In terms of installation, a plastic shed base can be assembled easily, taking just minutes to put in place (as long as the ground underneath has been levelled first!). They can be laid on grass, sand, or pea shingle, eliminating the need for expensive excavation, concrete pouring, or constructing a wooden base. Plastic bases come in the form of interlocking grids which simply clip together.
Some people choose to strengthen the connections of the base further by using cable ties, so you can really create a very sturdy and stable platform with a plastic base.
The nature of the grids means that they work well to provide drainage and ventilation around the shed, keeping it elevated off the ground. You can use gravel to improve drainage, and you won’t need as much gravel as you would if you made the base out of a wooden frame filled with gravel.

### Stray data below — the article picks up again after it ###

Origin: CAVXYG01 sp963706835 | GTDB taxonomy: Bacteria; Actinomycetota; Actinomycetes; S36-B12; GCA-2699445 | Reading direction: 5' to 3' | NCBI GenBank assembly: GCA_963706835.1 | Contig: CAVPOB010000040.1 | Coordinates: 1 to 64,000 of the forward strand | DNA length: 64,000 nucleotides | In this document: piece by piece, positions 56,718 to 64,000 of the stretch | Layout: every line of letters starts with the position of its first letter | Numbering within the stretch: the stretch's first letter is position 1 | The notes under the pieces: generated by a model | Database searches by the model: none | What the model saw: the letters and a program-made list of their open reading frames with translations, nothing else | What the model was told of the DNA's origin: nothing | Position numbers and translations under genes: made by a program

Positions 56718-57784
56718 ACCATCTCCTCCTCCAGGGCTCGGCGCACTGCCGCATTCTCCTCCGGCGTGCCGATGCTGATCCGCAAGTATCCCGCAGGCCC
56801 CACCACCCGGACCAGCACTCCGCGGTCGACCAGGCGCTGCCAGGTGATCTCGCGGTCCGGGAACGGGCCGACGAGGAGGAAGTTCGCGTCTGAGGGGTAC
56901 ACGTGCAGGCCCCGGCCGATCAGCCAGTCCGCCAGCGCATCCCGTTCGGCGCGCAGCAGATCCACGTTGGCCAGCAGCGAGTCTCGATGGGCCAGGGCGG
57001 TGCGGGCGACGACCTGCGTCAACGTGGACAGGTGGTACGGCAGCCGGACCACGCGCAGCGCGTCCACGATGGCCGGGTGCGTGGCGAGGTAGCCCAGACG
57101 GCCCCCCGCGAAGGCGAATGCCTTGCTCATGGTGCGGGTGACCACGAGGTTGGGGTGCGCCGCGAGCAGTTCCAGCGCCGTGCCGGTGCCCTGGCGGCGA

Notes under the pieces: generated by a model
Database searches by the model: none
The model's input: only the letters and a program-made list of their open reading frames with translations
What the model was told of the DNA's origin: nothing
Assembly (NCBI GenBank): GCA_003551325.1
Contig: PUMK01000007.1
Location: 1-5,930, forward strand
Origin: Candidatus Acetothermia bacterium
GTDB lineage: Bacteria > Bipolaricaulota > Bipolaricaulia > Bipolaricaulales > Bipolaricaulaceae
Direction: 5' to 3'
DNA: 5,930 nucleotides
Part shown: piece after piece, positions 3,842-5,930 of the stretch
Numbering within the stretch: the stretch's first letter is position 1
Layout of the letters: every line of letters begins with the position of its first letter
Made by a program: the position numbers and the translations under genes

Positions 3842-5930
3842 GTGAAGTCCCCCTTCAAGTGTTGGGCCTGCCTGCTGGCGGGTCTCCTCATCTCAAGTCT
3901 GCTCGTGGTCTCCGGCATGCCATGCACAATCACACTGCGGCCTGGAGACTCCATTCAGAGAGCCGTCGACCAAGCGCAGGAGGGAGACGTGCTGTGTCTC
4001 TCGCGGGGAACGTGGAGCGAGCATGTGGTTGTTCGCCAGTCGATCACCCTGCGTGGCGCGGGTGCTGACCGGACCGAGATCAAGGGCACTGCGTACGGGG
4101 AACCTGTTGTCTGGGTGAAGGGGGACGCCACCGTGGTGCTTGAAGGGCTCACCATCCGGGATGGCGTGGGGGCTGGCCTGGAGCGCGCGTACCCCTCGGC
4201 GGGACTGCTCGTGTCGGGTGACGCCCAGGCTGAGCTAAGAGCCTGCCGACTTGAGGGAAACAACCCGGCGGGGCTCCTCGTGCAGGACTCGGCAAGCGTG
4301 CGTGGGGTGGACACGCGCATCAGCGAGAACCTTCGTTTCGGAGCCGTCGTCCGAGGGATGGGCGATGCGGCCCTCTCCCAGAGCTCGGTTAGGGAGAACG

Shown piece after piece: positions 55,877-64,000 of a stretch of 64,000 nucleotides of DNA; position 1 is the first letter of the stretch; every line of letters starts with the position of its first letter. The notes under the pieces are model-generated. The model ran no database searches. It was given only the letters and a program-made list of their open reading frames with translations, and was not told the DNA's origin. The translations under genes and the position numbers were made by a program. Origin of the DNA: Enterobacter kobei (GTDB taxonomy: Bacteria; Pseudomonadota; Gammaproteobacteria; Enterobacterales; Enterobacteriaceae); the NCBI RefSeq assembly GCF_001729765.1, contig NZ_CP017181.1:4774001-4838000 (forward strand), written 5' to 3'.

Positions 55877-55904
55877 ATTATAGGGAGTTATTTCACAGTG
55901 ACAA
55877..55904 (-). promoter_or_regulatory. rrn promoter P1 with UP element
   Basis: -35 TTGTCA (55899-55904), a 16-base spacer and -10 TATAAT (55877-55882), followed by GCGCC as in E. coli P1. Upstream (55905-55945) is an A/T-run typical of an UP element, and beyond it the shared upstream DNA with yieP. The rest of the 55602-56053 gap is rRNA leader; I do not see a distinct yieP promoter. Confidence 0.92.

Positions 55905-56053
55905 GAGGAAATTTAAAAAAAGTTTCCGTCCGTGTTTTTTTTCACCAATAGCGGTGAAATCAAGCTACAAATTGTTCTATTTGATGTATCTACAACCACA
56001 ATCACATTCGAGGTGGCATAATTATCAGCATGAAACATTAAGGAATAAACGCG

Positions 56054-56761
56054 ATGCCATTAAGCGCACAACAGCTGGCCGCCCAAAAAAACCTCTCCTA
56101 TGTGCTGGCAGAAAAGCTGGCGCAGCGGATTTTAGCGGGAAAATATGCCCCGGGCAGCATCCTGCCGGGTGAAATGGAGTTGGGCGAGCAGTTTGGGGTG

To create a wooden frame as a shed base, you will need to construct a wooden boundary, and then fill it with gravel.
A wooden frame offers good drainage and is relatively environmentally friendly (just make sure the wood is responsibly sourced and FSC approved). Whilst not as easy to put together as a plastic base, wooden frames can still be assembled by most people with basic DIY skills.
Seeing as the shed will sit on top of gravel, any water will easily drain away from the structure. Therefore, a wooden base is pretty good at stopping damp or rot becoming an issue in your shed.